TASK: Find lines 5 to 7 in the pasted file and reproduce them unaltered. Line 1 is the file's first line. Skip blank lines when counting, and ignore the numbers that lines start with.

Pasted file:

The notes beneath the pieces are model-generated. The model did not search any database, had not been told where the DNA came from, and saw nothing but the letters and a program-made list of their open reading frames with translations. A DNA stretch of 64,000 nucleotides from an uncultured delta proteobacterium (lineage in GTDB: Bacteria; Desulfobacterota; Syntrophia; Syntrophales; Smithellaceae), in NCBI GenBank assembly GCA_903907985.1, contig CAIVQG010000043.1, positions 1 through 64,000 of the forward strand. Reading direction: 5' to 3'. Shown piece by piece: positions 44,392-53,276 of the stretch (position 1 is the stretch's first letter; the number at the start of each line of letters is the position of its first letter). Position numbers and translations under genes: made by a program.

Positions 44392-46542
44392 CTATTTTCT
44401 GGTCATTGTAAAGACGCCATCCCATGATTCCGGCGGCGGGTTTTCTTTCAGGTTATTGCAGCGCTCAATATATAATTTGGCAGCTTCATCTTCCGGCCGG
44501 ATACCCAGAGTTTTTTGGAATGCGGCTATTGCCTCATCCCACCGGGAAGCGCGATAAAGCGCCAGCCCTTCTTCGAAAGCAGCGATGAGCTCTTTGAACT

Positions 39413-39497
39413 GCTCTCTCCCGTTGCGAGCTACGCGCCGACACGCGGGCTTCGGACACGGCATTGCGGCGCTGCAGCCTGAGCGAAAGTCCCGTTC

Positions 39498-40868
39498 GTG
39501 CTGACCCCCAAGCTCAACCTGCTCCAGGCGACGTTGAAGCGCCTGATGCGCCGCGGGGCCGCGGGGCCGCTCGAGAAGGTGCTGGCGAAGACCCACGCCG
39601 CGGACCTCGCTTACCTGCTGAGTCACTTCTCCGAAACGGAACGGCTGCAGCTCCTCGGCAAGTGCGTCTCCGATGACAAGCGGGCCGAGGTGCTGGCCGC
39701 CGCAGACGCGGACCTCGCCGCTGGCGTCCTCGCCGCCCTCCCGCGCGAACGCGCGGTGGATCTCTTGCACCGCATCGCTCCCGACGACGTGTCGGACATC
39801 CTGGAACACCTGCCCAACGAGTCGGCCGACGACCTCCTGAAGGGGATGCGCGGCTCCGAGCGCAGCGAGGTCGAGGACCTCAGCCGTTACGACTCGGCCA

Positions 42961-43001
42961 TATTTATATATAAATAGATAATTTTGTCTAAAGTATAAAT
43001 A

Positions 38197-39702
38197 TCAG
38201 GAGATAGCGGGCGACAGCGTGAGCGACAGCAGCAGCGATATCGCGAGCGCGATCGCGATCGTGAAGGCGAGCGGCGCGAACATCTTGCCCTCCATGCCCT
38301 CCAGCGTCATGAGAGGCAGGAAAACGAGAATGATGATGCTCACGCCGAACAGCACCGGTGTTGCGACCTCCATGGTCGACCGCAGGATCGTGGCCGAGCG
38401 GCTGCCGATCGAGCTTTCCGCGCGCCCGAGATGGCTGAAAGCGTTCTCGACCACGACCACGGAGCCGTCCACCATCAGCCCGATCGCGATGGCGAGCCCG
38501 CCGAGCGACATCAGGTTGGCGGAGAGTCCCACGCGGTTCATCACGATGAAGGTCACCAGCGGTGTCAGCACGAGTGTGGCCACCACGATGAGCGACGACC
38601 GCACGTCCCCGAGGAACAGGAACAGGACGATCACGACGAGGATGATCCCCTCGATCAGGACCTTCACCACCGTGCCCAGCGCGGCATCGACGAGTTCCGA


44501 ATACCCAGAGTTTTTTGGAATGCGGCTATTGCCTCATCCCACCGGGAAGCGCGATAAAGCGCCAGCCCTTCTTCGAAAGCAGCGATGAGCTCTTTGAACT

Positions 39413-39497
39413 GCTCTCTCCCGTTGCGAGCTACGCGCCGACACGCGGGCTTCGGACACGGCATTGCGGCGCTGCAGCCTGAGCGAAAGTCCCGTTC